Many in the industry are skeptical the smaller, non-integrated heatsink QSFP-DD package will be able to support high-power applications such as long-haul DWDM with coherent detection until substantial integration enhancements are achieved. Both power and size constraints make this a reasonable position. In any event, at least as far as the MSA definition, both modules are defined with power options to cover essentially all 400G application classes.

Currently, the QSFP-DD module form factor is the industry’s smallest 400GbE module providing the highest port density per Rack Unit (1RU = 1.75” vertical). It has proven in technology demonstrations to support all the expected high-volume 400G applications. With Cisco fully behind the QSFP-DD and Arista, originally behind the OSFP, with a foot in each camp at this point, market forces are aligning behind the QSFP-DD.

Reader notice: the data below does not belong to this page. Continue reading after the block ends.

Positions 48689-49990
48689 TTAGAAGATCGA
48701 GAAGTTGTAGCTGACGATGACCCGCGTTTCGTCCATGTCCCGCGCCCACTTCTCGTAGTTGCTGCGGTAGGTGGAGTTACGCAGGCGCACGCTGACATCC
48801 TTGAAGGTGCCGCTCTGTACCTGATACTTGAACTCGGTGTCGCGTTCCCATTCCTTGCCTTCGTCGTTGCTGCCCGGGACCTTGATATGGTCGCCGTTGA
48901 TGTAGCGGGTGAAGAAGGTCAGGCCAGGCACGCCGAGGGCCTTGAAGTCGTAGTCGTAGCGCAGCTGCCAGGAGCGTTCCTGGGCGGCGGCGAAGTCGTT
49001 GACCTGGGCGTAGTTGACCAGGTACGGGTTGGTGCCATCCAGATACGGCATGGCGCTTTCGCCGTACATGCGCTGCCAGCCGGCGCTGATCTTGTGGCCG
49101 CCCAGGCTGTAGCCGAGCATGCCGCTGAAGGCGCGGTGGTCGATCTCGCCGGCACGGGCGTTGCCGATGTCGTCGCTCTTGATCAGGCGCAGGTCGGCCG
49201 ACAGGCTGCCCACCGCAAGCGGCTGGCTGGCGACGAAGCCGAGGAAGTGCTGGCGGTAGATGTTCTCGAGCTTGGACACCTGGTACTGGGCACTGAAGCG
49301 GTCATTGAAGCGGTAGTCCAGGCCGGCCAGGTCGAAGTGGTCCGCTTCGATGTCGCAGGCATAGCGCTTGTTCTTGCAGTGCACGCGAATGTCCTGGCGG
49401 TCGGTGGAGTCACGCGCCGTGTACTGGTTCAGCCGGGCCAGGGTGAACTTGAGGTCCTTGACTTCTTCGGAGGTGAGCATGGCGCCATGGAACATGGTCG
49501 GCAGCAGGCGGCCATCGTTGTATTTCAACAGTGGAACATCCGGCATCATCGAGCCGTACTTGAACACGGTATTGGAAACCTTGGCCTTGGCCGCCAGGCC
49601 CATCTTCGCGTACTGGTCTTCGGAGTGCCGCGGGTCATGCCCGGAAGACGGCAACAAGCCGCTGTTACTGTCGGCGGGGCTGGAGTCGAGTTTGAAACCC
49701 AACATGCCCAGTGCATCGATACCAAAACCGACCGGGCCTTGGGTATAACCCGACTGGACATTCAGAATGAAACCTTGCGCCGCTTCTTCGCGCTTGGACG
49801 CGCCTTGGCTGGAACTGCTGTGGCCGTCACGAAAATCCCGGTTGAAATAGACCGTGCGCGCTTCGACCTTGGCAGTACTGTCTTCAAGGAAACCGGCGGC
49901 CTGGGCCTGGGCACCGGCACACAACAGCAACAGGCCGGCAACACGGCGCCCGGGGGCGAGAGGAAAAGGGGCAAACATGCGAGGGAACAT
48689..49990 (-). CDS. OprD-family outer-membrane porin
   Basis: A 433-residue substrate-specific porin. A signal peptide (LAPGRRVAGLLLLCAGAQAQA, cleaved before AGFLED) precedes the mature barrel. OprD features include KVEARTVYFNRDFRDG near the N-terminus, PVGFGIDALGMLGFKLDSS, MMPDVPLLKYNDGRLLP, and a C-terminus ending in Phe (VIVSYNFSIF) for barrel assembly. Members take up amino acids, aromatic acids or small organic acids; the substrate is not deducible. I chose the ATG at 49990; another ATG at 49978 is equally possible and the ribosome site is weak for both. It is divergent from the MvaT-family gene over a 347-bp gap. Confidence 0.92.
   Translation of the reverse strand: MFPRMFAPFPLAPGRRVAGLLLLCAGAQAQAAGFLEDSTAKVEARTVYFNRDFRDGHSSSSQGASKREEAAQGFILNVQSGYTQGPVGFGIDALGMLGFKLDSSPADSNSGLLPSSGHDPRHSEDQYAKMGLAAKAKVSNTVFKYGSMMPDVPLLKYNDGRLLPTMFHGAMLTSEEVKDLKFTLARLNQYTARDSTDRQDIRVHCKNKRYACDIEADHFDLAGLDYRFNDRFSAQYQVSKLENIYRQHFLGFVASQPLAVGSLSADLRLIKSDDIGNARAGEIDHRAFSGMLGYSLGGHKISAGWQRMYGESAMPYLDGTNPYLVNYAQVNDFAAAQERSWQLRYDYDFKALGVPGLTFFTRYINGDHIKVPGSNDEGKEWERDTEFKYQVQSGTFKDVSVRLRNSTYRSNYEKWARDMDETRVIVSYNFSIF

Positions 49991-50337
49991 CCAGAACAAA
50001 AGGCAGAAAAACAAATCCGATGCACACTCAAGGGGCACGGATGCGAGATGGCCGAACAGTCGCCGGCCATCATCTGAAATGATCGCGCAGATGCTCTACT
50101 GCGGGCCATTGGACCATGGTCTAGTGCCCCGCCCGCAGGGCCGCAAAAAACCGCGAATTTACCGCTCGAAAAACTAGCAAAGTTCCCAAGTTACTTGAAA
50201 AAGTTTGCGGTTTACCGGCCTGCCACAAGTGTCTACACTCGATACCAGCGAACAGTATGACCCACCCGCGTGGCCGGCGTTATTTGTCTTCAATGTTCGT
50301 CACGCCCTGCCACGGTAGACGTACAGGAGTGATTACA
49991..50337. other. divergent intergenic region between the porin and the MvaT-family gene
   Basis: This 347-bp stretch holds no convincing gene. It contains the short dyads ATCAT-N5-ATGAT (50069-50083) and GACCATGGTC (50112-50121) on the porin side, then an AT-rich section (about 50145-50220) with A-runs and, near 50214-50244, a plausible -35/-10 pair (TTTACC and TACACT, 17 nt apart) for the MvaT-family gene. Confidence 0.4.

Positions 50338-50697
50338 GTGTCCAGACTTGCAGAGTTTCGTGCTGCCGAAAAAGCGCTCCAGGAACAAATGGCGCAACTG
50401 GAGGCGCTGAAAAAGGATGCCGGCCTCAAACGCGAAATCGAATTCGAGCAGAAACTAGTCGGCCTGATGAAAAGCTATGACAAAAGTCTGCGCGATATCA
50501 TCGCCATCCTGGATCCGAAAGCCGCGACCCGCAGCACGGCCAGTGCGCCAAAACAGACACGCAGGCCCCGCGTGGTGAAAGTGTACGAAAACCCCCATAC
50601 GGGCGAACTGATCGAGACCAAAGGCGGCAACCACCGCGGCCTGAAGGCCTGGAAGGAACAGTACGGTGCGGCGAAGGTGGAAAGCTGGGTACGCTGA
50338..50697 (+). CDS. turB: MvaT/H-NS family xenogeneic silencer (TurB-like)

Most of the major switch vendor collaborators participating in the OSFP MSA Group (e.g., Arista, Juniper Huawei) have announced products or plans to support the QSFP-DD. It is starting to appear that most of the 400G market will be in the form of QSFP-DD products. The primary play for the OSFP package may be in long-haul transmission products on the WAN side, where DWDM/Coherent technology may require the size and heat management of the OSFP. In addition, products targeting 600G and 800G may also get behind the OSFP. It is difficult to envision 16 x 50G or 8 x 100G PAM4 being accommodated in a QSFP-DD package within the next few years. Such forward thinking vendors may want to abandon the QSFP backward compatibility for the package that can definitely support 400G through 800G.

A similar trade-off occurred at 10G between the XFP and X2 packages and the SFP+. The X2 and XFP were substantially larger and could dissipate more heat and both achieved substantial deployment. However, the SFP+ was backward compatible with the SFP and, with the help of external heatsinks, could soon support most 10G applications and now totally dominates the 10G space.